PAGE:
blob: b33a5f64e2cd913bc32a7661c9294ccf7ea28226 [file] [log] [blame]
/* Copyright (c) 2011 The Chromium Authors. All rights reserved.
* Use of this source code is governed by a BSD-style license that can be
* found in the LICENSE file.
* This is a custom linker script used to build nacl_helper_bootstrap.
* It has a very special layout. This script will only work with input
* that is kept extremely minimal. If there are unexpected input sections
* not named here, the result will not be correct.
* We need to use a standalone loader program rather than just using a
* dynamically-linked program here because its entire address space will be
* taken over for the NaCl untrusted address space. A normal program would
* cause dynamic linker data structures to point to its .dynamic section,
* which is no longer available after startup.
* We need this special layout (and the nacl_helper_bootstrap_munge_phdr
* step) because simply having bss space large enough to reserve the
* address space would cause the kernel loader to think we're using that
* much anonymous memory and refuse to execute the program on a machine
* with not much memory available.
* Set the entry point to the symbol called _start, which we define in assembly.
* This is the address where the program text starts.
* We set this as low as we think we can get away with.
* The common settings for sysctl vm.mmap_min_addr range from 4k to 64k.
TEXT_START = 0x10000;
* This is the top of the range we are trying to reserve, which is 1G
* for x86-32 and ARM. For an x86-64 zero-based sandbox, this really
* needs to be 36G.
RESERVE_TOP = 1 << 30;
* We specify the program headers we want explicitly, to get the layout
* exactly right and to give the "reserve" segment p_flags of zero, so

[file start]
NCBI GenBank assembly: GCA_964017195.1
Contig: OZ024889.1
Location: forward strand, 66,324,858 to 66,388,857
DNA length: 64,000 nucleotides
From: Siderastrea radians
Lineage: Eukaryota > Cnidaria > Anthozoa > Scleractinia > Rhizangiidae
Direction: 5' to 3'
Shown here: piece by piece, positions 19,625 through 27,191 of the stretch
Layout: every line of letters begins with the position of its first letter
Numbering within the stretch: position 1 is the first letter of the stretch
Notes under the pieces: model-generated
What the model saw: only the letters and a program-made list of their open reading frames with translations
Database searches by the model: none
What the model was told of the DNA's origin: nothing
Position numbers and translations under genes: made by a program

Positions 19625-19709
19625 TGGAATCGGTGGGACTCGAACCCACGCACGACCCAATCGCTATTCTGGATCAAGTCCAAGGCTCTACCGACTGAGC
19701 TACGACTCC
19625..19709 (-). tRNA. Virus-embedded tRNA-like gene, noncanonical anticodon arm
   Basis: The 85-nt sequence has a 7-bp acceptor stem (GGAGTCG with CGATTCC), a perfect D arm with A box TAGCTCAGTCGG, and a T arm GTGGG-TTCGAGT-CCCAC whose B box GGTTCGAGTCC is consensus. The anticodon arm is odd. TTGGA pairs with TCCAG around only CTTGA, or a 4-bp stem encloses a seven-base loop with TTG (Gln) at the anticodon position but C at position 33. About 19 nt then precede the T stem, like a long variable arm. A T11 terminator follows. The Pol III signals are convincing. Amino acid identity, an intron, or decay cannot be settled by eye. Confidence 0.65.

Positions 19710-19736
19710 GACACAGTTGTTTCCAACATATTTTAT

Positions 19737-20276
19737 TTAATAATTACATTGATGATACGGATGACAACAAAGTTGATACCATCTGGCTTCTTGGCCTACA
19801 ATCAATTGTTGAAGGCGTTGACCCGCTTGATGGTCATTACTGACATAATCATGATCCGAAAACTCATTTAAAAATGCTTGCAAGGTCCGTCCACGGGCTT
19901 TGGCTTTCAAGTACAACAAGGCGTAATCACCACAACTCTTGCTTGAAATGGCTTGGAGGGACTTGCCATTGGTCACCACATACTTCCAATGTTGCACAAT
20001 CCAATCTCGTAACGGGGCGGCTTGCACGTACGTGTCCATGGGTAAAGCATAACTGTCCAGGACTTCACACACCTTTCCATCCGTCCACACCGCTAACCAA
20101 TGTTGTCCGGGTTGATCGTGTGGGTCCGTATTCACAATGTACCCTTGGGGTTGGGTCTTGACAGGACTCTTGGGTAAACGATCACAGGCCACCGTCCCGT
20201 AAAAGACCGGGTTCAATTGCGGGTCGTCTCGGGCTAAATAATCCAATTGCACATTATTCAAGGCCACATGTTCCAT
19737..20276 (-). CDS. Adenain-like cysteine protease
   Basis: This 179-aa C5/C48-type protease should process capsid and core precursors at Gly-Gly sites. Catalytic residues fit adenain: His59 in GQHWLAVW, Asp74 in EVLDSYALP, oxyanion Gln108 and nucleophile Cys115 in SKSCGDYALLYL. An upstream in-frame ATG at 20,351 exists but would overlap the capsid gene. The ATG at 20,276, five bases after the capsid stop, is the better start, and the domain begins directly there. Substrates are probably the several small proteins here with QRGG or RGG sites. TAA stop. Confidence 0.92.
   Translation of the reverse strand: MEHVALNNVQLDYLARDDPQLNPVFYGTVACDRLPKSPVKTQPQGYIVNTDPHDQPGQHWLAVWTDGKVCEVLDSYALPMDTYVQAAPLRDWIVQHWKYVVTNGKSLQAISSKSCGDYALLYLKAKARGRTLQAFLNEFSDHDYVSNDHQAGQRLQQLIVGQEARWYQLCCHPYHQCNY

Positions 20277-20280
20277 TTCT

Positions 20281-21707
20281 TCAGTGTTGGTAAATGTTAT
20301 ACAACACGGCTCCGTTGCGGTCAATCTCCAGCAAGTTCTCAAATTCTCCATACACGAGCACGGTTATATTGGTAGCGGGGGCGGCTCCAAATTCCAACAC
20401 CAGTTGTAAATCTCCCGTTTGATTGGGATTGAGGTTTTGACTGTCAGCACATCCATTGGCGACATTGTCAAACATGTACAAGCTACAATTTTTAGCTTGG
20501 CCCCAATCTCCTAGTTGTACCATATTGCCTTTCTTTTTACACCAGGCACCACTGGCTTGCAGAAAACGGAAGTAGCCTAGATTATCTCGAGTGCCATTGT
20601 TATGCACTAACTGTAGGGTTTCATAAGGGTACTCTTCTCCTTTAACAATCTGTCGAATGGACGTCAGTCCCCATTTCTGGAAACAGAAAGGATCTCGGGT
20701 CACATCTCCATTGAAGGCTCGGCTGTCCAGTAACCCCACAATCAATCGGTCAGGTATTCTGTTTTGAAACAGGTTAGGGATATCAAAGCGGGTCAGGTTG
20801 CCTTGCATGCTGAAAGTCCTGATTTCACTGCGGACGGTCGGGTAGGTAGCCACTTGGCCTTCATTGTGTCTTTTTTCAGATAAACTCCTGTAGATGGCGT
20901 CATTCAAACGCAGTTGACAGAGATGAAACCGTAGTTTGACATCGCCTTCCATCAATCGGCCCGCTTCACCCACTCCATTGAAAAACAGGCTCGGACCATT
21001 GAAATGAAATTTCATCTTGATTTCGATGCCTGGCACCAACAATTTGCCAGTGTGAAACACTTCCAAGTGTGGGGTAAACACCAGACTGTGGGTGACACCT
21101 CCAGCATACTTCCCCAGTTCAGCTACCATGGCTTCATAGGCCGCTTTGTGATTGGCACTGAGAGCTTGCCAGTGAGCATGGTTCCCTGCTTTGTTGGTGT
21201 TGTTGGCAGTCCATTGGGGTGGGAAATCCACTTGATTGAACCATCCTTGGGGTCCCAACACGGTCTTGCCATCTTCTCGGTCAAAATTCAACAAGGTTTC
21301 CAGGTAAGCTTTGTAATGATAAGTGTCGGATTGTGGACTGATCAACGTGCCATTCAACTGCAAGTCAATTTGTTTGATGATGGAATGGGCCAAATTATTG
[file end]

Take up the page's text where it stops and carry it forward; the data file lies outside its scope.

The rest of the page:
* that it gets mapped as PROT_NONE.
data PT_LOAD;
reserve PT_LOAD FLAGS(0);
note PT_NOTE;
stack PT_GNU_STACK FLAGS(6); /* RW, no E */
* Now we lay out the sections across those segments.
* The build ID note usually comes first.
* It's both part of the text PT_LOAD segment (like other rodata) and
* it's what the PT_NOTE header points to.
*/ : {
} :text :note
* Here is the program itself.
.text : {
} :text
.rodata : {
etext = .;
* Adjust the address for the data segment. We want to adjust up to
* the same address within the page on the next page up.
.data : {
} :data
.bss : {
* Now we move up to the next p_align increment, and place the dummy
* segment there. The linker emits this segment with the p_vaddr and
* p_memsz we want, which reserves the address space. But the linker
* gives it a p_filesz of zero. We have to edit the phdr after link
* time to give it a p_filesz matching its p_memsz. That way, the
* kernel doesn't think we are preallocating a huge amount of memory.
* It just maps it from the file, i.e. way off the end of the file,
* which is perfect for reserving the address space.
.reserve : {
} :reserve
* These are empty input sections the linker generates.
* If we don't discard them, they pollute the flags in the output segment.